Project description:Maternal diet and gestational hyperglycaemia have implications for offspring health. Leptin (LEP) and fat mass and obesity-associated (FTO) alleles are known to influence body fat mass in humans, potentially via effects on appetite. We hypothesized that expression of Fto, Lep, and other appetite-related genes (Argp, Npy, Pomc, Cart, Lepr) in the offspring of female mice are influenced by the glycaemic index (GI) of carbohydrates in the maternal diet. C57BL/6 mice were randomly assigned to low or high GI diets and mated with chow-fed males at eight weeks of age. Male pups were weaned at four weeks and randomly divided into two groups, one group following their mother's diet (LL and HH), and one following the standard chow diet (LC and HC) to 20 weeks. Fto expression was 3.8-fold higher in the placenta of mothers fed the high GI diet (p = 0.0001) and 2.5-fold higher in the hypothalamus of 20-week old offspring fed the high GI (HH vs. LL, p < 0.0001). By contrast, leptin gene (Lep) expression in visceral adipose tissue was 4.4-fold higher in four-week old offspring of low GI mothers (LC vs. HC, p < 0.0001) and 3.3-fold higher in visceral adipose tissue of 20-week old animals (LL vs. HH, p < 0.0001). Plasma ghrelin and leptin levels, and hypothalamic appetite genes were also differentially regulated by maternal and offspring diet. These findings provide the first evidence in an animal model that maternal high GI dietary carbohydrates that are digested and absorbed faster may contribute to programming of appetite in offspring.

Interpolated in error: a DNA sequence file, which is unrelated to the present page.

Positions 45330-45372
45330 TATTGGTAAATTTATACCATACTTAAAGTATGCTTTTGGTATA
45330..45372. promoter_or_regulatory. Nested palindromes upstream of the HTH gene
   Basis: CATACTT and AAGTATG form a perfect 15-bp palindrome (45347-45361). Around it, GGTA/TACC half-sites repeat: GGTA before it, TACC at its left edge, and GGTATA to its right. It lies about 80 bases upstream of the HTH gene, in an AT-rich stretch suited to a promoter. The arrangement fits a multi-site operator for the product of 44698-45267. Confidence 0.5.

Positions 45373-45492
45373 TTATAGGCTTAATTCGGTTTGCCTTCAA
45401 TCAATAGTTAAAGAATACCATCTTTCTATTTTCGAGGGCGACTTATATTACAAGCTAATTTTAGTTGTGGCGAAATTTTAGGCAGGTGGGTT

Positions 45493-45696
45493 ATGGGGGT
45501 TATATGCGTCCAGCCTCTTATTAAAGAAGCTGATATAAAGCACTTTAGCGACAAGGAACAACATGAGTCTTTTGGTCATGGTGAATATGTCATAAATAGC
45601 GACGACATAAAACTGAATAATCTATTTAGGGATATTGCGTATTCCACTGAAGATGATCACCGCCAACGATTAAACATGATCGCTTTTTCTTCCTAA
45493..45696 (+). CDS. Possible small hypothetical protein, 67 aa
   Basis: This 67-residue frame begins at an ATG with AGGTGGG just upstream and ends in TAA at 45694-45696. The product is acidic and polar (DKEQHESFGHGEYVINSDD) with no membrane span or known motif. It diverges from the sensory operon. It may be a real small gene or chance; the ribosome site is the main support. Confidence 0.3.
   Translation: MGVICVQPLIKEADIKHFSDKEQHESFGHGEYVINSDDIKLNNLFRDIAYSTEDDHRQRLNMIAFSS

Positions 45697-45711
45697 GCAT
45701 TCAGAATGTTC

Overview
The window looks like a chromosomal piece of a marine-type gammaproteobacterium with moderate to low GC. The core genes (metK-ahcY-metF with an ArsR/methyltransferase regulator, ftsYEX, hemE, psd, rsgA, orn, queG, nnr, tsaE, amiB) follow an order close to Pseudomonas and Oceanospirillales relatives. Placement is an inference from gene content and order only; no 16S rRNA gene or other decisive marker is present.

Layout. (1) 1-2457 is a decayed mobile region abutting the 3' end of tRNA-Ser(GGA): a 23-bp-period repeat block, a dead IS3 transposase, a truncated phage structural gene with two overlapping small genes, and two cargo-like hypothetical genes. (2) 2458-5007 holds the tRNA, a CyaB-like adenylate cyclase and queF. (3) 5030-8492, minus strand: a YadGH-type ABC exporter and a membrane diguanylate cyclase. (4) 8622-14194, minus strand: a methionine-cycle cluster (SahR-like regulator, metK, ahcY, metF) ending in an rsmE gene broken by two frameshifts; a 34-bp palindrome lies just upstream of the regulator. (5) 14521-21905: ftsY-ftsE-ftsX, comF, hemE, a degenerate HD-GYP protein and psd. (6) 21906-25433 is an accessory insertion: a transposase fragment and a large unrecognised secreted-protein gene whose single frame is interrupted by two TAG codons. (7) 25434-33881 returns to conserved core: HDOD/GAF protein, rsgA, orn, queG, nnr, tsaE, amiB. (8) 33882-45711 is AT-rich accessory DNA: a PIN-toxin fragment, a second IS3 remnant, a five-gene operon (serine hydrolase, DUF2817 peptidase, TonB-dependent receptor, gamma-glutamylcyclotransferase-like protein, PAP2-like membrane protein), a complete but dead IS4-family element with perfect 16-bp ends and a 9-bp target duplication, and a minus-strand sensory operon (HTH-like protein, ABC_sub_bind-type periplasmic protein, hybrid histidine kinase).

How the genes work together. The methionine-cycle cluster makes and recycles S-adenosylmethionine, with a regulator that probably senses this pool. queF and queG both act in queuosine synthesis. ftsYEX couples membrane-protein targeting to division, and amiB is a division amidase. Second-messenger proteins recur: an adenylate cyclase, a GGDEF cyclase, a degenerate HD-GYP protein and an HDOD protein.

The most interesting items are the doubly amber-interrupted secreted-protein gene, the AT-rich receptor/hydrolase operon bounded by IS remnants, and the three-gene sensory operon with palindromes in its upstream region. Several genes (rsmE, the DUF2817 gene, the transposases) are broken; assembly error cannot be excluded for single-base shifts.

Project description:Maternal high-fat or high-salt diets can independently program adverse cardiometabolic outcomes in offspring. However, there is a paucity of evidence examining their effects in combination on metabolic function in adult offspring. Female Sprague Dawley rats were randomly assigned to either: control (CD; 10% kcal from fat, 1% NaCl), high-salt (SD; 10% kcal from fat, 4% NaCl), high-fat (HF; 45% kcal from fat, 1% NaCl) or high-fat and salt (HFSD; 45% kcal from fat, 4% NaCl) diets 21?days prior to mating and throughout pregnancy and lactation. Male offspring were weaned onto a standard chow diet and were culled on postnatal day 130 for plasma and tissue collection. Adipocyte histology and adipose tissue, liver, and gut gene expression were examined in adult male offspring. HF offspring had significantly greater body weight, impaired insulin sensitivity and hyperleptinemia compared to CD offspring, but these increases were blunted in HFSD offspring. HF offspring had moderate adipocyte hypertrophy and increased expression of the pre-adipocyte marker Dlk1. There was a significant effect of maternal salt with increased hepatic expression of Dgat1 and Igfb2. Gut expression of inflammatory (Il1r1, Tnf?, Il6, and Il6r) and renin-angiotensin system (Agtr1a, Agtr1b) markers was significantly reduced in HFSD offspring compared to HF offspring. Therefore, salt mitigates some adverse offspring outcomes associated with a maternal HF diet, which may be mediated by altered adipose tissue morphology and gut inflammatory and renin-angiotensin regulation.